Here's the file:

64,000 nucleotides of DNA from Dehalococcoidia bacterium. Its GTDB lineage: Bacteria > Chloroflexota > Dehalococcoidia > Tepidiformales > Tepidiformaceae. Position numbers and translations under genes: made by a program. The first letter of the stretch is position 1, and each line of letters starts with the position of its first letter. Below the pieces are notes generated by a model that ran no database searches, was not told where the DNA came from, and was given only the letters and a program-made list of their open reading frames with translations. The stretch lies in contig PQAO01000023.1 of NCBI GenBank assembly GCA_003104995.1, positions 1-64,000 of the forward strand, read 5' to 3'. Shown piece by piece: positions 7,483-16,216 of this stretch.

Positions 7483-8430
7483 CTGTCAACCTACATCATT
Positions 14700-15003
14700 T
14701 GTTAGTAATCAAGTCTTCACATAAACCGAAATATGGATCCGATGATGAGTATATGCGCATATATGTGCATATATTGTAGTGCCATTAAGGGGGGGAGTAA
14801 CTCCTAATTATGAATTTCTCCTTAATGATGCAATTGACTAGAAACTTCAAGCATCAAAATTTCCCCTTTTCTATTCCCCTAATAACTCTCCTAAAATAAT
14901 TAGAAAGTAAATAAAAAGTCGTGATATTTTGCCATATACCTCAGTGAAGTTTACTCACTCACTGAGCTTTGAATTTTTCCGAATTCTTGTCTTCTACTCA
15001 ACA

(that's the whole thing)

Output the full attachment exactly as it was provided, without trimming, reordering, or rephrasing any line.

64,000 nucleotides of DNA from Dehalococcoidia bacterium. Its GTDB lineage: Bacteria > Chloroflexota > Dehalococcoidia > Tepidiformales > Tepidiformaceae. Position numbers and translations under genes: made by a program. The first letter of the stretch is position 1, and each line of letters starts with the position of its first letter. Below the pieces are notes generated by a model that ran no database searches, was not told where the DNA came from, and was given only the letters and a program-made list of their open reading frames with translations. The stretch lies in contig PQAO01000023.1 of NCBI GenBank assembly GCA_003104995.1, positions 1-64,000 of the forward strand, read 5' to 3'. Shown piece by piece: positions 7,483-16,216 of this stretch.

Positions 7483-8430
7483 CTGTCAACCTACATCATT
Positions 14700-15003
14700 T
14701 GTTAGTAATCAAGTCTTCACATAAACCGAAATATGGATCCGATGATGAGTATATGCGCATATATGTGCATATATTGTAGTGCCATTAAGGGGGGGAGTAA
14801 CTCCTAATTATGAATTTCTCCTTAATGATGCAATTGACTAGAAACTTCAAGCATCAAAATTTCCCCTTTTCTATTCCCCTAATAACTCTCCTAAAATAAT
14901 TAGAAAGTAAATAAAAAGTCGTGATATTTTGCCATATACCTCAGTGAAGTTTACTCACTCACTGAGCTTTGAATTTTTCCGAATTCTTGTCTTCTACTCA
15001 ACA